Welcome, guest | Sign In | My Account | Store | Cart

This data structure acts almost like a dictionary, with two modifications: First, D.smallest() returns the value x minimizing D[x]. For this to work correctly, all values D[x] stored in the dictionary must be comparable. Second, iterating "for x in D" finds and removes the items from D in sorted order. Each item is not removed until the next item is requested, so D[x] will still return a useful value until the next iteration of the for-loop.

Python, 67 lines
 1
 2
 3
 4
 5
 6
 7
 8
 9
10
11
12
13
14
15
16
17
18
19
20
21
22
23
24
25
26
27
28
29
30
31
32
33
34
35
36
37
38
39
40
41
42
43
44
45
46
47
48
49
50
51
52
53
54
55
56
57
58
59
60
61
62
63
64
65
66
67
# Priority dictionary using binary heaps
# David Eppstein, UC Irvine, 8 Mar 2002

from __future__ import generators

class priorityDictionary(dict):
    def __init__(self):
        '''Initialize priorityDictionary by creating binary heap
of pairs (value,key).  Note that changing or removing a dict entry will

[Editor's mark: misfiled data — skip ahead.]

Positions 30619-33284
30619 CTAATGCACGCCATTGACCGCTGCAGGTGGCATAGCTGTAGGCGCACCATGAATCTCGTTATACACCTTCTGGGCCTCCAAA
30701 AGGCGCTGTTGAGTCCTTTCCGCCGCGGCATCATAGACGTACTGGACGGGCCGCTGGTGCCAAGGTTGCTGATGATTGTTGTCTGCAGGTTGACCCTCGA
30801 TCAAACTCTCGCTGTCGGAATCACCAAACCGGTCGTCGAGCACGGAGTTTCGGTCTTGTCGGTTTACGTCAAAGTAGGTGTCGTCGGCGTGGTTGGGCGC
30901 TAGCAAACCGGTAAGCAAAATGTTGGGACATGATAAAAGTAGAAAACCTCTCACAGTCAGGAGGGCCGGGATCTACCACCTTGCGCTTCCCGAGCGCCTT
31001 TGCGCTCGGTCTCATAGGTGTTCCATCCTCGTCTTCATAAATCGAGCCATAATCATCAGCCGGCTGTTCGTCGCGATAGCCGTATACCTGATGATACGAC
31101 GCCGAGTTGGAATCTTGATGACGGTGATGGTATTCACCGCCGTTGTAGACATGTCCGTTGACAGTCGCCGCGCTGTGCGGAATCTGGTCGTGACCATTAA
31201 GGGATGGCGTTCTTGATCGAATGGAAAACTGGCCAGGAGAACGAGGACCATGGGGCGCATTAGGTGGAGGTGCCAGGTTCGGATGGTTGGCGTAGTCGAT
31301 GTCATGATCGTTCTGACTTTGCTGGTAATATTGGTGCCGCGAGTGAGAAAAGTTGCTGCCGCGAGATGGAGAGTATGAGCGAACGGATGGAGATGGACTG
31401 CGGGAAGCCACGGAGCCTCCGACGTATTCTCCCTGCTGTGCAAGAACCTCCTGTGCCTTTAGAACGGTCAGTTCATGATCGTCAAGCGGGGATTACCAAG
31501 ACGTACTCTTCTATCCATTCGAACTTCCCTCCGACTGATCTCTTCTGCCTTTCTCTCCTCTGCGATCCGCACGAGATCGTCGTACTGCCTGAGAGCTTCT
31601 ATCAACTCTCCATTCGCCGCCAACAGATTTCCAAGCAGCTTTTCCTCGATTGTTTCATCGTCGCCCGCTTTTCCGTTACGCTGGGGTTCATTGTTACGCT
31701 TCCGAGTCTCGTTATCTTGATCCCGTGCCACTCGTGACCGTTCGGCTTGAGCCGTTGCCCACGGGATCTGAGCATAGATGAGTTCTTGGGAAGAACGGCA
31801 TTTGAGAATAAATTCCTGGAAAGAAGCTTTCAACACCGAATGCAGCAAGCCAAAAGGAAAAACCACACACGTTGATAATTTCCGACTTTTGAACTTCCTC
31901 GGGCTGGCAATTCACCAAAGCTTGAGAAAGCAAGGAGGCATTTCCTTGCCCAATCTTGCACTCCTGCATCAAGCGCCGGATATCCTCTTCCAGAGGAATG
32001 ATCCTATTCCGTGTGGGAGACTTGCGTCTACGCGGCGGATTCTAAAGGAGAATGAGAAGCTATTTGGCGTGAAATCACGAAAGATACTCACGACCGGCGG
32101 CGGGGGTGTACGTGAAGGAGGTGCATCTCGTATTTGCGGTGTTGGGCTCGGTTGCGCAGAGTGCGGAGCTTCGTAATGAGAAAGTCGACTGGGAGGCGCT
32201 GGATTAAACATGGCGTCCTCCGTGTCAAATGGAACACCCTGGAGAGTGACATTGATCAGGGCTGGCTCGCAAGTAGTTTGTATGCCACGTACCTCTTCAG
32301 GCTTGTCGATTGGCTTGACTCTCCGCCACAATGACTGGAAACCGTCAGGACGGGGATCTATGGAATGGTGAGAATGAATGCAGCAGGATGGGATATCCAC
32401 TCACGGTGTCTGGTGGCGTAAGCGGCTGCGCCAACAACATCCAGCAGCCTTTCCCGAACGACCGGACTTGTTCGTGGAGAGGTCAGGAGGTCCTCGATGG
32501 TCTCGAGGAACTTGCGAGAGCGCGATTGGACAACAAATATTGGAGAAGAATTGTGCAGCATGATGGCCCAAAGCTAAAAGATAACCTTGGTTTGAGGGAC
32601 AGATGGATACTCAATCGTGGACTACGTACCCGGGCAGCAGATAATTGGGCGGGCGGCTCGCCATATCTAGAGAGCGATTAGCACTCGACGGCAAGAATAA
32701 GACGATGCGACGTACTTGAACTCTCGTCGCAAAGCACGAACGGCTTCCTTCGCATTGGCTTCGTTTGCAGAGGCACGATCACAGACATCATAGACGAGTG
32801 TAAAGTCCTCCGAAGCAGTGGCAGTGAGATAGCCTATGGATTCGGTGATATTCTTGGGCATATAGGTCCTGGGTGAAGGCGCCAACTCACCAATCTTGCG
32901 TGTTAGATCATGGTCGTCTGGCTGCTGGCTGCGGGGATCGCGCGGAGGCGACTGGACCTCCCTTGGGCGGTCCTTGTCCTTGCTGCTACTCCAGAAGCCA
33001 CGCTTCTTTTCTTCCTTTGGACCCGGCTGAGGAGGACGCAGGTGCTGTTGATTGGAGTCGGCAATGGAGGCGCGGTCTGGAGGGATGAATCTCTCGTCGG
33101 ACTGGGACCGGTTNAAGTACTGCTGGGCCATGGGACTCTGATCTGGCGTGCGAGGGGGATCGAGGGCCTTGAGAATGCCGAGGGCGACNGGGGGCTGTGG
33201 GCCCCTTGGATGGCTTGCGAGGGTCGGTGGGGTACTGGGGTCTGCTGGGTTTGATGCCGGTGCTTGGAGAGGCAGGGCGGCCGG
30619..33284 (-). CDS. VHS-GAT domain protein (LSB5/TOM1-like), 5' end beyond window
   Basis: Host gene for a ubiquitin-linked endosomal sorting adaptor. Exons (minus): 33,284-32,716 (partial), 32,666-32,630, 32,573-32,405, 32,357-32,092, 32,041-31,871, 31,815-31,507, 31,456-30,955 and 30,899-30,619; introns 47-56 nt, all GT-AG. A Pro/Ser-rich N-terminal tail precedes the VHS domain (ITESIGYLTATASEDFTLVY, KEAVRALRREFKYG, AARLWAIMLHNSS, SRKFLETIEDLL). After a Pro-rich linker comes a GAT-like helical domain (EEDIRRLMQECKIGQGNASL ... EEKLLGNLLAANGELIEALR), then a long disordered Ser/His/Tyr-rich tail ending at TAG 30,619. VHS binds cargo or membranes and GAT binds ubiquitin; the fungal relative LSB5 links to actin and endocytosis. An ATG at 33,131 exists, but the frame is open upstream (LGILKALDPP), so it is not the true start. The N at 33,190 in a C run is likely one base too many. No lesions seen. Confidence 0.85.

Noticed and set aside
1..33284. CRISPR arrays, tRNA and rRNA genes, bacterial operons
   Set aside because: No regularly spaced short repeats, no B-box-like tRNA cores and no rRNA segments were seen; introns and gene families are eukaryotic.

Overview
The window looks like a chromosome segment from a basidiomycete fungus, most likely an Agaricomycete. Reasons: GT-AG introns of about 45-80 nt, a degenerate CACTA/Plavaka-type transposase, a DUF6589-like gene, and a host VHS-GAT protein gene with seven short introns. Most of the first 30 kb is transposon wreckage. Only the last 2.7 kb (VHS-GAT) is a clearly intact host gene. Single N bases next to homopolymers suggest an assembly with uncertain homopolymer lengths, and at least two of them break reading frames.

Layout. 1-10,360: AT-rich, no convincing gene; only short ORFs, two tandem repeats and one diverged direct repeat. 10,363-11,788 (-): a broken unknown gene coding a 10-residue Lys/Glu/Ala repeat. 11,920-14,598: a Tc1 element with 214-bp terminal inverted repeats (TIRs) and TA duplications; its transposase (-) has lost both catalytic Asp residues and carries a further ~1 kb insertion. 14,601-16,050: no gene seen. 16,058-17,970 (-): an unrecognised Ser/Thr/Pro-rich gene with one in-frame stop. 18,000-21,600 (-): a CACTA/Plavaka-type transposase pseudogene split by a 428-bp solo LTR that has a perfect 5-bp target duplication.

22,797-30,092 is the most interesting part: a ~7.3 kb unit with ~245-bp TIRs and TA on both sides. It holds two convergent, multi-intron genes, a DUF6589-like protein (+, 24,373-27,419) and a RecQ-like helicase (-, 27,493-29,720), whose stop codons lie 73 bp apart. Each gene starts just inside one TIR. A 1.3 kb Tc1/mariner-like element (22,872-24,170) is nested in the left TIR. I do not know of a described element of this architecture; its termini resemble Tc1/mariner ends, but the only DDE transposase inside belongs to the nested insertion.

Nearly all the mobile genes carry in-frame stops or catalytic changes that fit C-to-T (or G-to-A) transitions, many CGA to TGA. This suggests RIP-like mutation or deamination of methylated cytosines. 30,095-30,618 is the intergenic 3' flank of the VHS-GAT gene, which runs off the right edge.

not remove the old pair from the heap until it is found by smallest() or
until the heap is rebuilt.'''
        self.__heap = []
        dict.__init__(self)

    def smallest(self):
        '''Find smallest item after removing deleted items from heap.'''
        if len(self) == 0:
            raise IndexError, "smallest of empty priorityDictionary"
        heap = self.__heap
        while heap[0][1] not in self or self[heap[0][1]] != heap[0][0]:
            lastItem = heap.pop()
            insertionPoint = 0
            while 1:
                smallChild = 2*insertionPoint+1
                if smallChild+1 < len(heap) and \
                        heap[smallChild] > heap[smallChild+1]:
                    smallChild += 1
                if smallChild >= len(heap) or lastItem <= heap[smallChild]:
                    heap[insertionPoint] = lastItem
                    break
                heap[insertionPoint] = heap[smallChild]
                insertionPoint = smallChild
        return heap[0][1]
	
    def __iter__(self):
        '''Create destructive sorted iterator of priorityDictionary.'''
        def iterfn():
            while len(self) > 0:
                x = self.smallest()
                yield x
                del self[x]
        return iterfn()
	
    def __setitem__(self,key,val):